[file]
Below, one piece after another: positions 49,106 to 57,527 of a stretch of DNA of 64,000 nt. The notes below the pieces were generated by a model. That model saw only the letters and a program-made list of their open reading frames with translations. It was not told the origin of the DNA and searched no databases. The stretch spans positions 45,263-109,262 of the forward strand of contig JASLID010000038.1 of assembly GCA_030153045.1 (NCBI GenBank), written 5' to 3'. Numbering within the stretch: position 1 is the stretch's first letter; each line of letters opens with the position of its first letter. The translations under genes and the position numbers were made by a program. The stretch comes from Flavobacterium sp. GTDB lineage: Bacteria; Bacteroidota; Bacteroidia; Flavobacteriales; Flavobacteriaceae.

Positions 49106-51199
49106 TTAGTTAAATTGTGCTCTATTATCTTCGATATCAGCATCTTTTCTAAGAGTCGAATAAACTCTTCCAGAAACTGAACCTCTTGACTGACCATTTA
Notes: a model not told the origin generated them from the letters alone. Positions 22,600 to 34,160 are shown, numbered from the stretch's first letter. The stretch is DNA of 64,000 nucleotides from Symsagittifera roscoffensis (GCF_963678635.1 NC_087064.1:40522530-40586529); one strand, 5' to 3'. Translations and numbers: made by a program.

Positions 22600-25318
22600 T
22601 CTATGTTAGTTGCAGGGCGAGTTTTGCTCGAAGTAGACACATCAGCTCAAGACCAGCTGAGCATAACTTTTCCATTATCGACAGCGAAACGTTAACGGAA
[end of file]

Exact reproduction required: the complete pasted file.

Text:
Below, one piece after another: positions 49,106 to 57,527 of a stretch of DNA of 64,000 nt. The notes below the pieces were generated by a model. That model saw only the letters and a program-made list of their open reading frames with translations. It was not told the origin of the DNA and searched no databases. The stretch spans positions 45,263-109,262 of the forward strand of contig JASLID010000038.1 of assembly GCA_030153045.1 (NCBI GenBank), written 5' to 3'. Numbering within the stretch: position 1 is the stretch's first letter; each line of letters opens with the position of its first letter. The translations under genes and the position numbers were made by a program. The stretch comes from Flavobacterium sp. GTDB lineage: Bacteria; Bacteroidota; Bacteroidia; Flavobacteriales; Flavobacteriaceae.

Positions 49106-51199
49106 TTAGTTAAATTGTGCTCTATTATCTTCGATATCAGCATCTTTTCTAAGAGTCGAATAAACTCTTCCAGAAACTGAACCTCTTGACTGACCATTTA
Notes: a model not told the origin generated them from the letters alone. Positions 22,600 to 34,160 are shown, numbered from the stretch's first letter. The stretch is DNA of 64,000 nucleotides from Symsagittifera roscoffensis (GCF_963678635.1 NC_087064.1:40522530-40586529); one strand, 5' to 3'. Translations and numbers: made by a program.

Positions 22600-25318
22600 T
22601 CTATGTTAGTTGCAGGGCGAGTTTTGCTCGAAGTAGACACATCAGCTCAAGACCAGCTGAGCATAACTTTTCCATTATCGACAGCGAAACGTTAACGGAA